Saturday, January 13, 2018


“The ancient Greeks,” my blonde and blue eyed Greek teacher from Thessaly, informed us in Year Nine, “were all blonde and blue eyed, like the Germans. The reason why most Greeks are not, is because they have been forced to mix with barbarous races like the Turks and the Slavs.”
“But aren’t there large numbers of blonde, blue-eyed people among the Slavs?” I had asked.
“Where do you think they got that from?” my teacher replied, without batting an eyelid.
The ancient Greeks on the other hand, rarely portrayed themselves with the tawny locks of Brad Pitt. From the time of the Minoans, to the Mycenaean period and beyond, Greeks have generally rendered their own images in paintings, in swarthy tones, with some famous painters, such as Exekias, portraying Brad Pitt’s alter ego, Achilles in the act of slaying the Amazon Queen Penthesilea (and apparently falling in love with her corpse) in ebony hues, though this was a convention of Attic back figure pottery painting.
Nonetheless, the concept of the blonde has always been present in hallowed Greek antiquity. The ancestor of both the Ionian and Achaean nations was said to be Xouthos, whose name is considered a variant of Xanthos, meaning blonde, though according to Liddell and Scott, as a colour, xouthos describes a tone as "between xanthos and pyrros" (i.e. between yellow and red), which means "tawny", or "dusky". This can suggest that his name can refer to either to his skin, his complexion, his hair - or all three characteristics.
No less a personage than the hyper-rational Aristotle extolled the virtues of blondeness, with reference to the animal kingdom: “Those with tawny coloured hair are brave; witness the lions. [But those with] reddish [hair] are of bad character; witness the foxes." The equation of blondeness with goodness or bravery is an enduring one. The many Greeks who believe in the prophecy of Agathengelos are still awaiting salvation at the hands of the “blonde race.”
When it comes to Homer, Gods and heroes are generally, but not consistently portrayed as golden and blonde-like. Thus, while Poseidon was described as having a blue-black beard and Zeus blue-black eyebrows, (with Homer attention to detail is everything), Aphrodite is described as golden haired (χρυσή), Menelaos, the king of the Spartans is, together with some other Achaean leaders, portrayed as blondies, as are Peleus, Achilles, Agamede and Rhadamanthys, while the blonde Odysseus is at some stage, transformed by Athena so that his beard becomes blue-black.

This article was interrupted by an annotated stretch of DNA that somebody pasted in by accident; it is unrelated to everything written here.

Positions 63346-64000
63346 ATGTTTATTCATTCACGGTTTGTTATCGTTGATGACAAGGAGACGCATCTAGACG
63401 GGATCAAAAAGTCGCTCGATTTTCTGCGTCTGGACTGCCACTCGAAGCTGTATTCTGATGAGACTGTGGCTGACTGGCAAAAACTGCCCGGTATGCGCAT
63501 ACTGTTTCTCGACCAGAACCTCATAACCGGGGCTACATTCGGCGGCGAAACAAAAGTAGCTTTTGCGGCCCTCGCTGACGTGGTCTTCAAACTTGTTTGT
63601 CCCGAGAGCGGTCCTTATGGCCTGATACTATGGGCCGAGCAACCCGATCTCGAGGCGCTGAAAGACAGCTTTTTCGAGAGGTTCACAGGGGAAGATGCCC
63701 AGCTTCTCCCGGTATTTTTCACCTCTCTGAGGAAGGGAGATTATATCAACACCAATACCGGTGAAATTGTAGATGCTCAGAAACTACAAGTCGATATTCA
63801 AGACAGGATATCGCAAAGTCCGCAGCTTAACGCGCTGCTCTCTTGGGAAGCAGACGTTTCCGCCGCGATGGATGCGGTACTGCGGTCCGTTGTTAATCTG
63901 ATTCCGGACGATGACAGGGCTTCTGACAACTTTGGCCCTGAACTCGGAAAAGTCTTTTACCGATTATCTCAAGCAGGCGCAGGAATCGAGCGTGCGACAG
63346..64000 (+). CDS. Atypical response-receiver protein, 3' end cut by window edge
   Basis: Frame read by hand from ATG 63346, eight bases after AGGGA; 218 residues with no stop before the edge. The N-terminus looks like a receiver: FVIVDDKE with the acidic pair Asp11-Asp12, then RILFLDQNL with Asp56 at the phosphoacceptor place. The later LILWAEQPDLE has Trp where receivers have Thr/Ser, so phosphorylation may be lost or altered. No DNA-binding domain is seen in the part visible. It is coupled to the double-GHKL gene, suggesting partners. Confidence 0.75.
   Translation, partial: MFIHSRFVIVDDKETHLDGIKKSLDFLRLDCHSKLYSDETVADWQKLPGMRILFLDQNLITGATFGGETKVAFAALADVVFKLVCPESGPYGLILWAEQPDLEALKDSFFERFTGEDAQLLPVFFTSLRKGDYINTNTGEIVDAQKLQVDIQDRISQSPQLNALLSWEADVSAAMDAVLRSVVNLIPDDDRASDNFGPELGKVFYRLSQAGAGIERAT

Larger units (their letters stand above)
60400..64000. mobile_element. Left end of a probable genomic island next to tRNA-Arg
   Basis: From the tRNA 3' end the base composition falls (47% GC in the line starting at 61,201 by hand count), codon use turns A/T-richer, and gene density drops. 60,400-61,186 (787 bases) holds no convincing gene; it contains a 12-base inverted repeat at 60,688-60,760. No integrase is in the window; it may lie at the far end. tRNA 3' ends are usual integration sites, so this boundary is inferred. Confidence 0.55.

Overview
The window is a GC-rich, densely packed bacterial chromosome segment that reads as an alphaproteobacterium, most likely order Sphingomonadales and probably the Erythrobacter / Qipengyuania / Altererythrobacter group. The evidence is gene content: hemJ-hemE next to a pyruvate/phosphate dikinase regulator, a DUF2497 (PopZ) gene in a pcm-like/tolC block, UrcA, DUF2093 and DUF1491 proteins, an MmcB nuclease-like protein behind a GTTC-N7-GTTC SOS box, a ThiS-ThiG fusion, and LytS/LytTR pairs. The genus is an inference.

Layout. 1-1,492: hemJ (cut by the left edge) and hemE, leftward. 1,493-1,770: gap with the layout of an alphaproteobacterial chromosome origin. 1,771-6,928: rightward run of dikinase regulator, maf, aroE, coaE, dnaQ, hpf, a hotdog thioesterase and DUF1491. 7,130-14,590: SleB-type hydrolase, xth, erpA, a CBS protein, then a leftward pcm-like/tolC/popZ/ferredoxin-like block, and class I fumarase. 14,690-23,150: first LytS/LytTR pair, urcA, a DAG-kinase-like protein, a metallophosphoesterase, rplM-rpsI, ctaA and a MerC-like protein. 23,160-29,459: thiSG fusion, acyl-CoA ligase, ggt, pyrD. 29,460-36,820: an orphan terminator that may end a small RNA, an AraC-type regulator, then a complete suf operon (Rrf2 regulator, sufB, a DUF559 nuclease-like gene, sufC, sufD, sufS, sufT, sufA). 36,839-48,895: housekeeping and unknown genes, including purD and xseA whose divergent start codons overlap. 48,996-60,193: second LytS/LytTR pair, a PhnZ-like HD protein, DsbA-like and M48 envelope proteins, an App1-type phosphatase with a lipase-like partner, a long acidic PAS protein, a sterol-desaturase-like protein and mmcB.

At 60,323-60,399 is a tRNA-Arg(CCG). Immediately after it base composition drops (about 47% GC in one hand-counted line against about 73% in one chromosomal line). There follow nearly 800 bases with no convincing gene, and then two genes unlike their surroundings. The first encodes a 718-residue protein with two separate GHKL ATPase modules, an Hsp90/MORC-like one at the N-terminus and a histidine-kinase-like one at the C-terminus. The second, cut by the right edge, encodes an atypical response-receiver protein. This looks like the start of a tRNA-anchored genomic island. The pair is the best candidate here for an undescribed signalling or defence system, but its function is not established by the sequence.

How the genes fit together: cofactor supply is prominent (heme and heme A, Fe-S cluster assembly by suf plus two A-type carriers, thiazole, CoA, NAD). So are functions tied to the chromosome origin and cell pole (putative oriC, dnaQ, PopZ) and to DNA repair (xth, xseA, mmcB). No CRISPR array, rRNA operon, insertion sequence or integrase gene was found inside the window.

In the Hymn to Demeter, the goddess (or her hair) is twice described as “ξανθή”. Leto in the Hymn to Apollo is described as χρυσοπλόκαμη, or “golden-locked,” while Apollo himself and Hera are also occasionally described as blondes in the ancient texts.
According to D Pontikos, perhaps only 2% of Greek statuary provides evidence for blondness among the Greeks. Taking the genetic identity of Greeks to be fairly consistent over time, Pontikos argues that while there was a minority recessive trait for blondness present among the Greeks, the usage of terms such as ξανθή or χρυσή are more likely to have represented a darker pigmentation that is suggested by the modern term blonde. Nonetheless, it can be taken as accepted that for the ancient Greeks, as well as for a large proportion of modern Greeks believing in the goldenness of the Greeks, being blonde is being special, though in the moderns’ case, it is probably their imbibing of the orientalist, western propagated myth of the debased swarthy Middle Eastern Greek, fallen genetically far below their flaxen-haired ancestors (while the suitably fair-haired westerners are manifestly genetically worthier heirs to their civilization), that has led to the mass revival of platinum blondes via means chemical in the Republic of Greece.
 Given the above, it is unsurprising that sundry diasporan Greeks are up in arms, at the news that Netflix and the BBC are attempting to tackle the Iliad by means of a series entitled: “Troy: Fall of a City.” The reason for their outrage is the use of black actors in this attempt for a remake of a remake of a film based on the Homeric epic, including David Gyasi as Achilles and Hakeem Kae Kazim, as Zeus. For them, this is an insult and a criminal misinterpretation of what they deem to be “their culture,” for it implies that the ancient Greeks were black, this apparently being offensive to those aggrieved. One of the aggrieved even went so far as to assure me that “the Greeks were and always will be part of the Caucasian race.” The Caucasian race of course, is a biological taxon, which, depending on which classification is used, has usually included some or all of the ancient and modern populations of Europe, the Caucasus, Asia Minor, North Africa, the Horn of Africa, Western Asia, Central Asia and South Asia.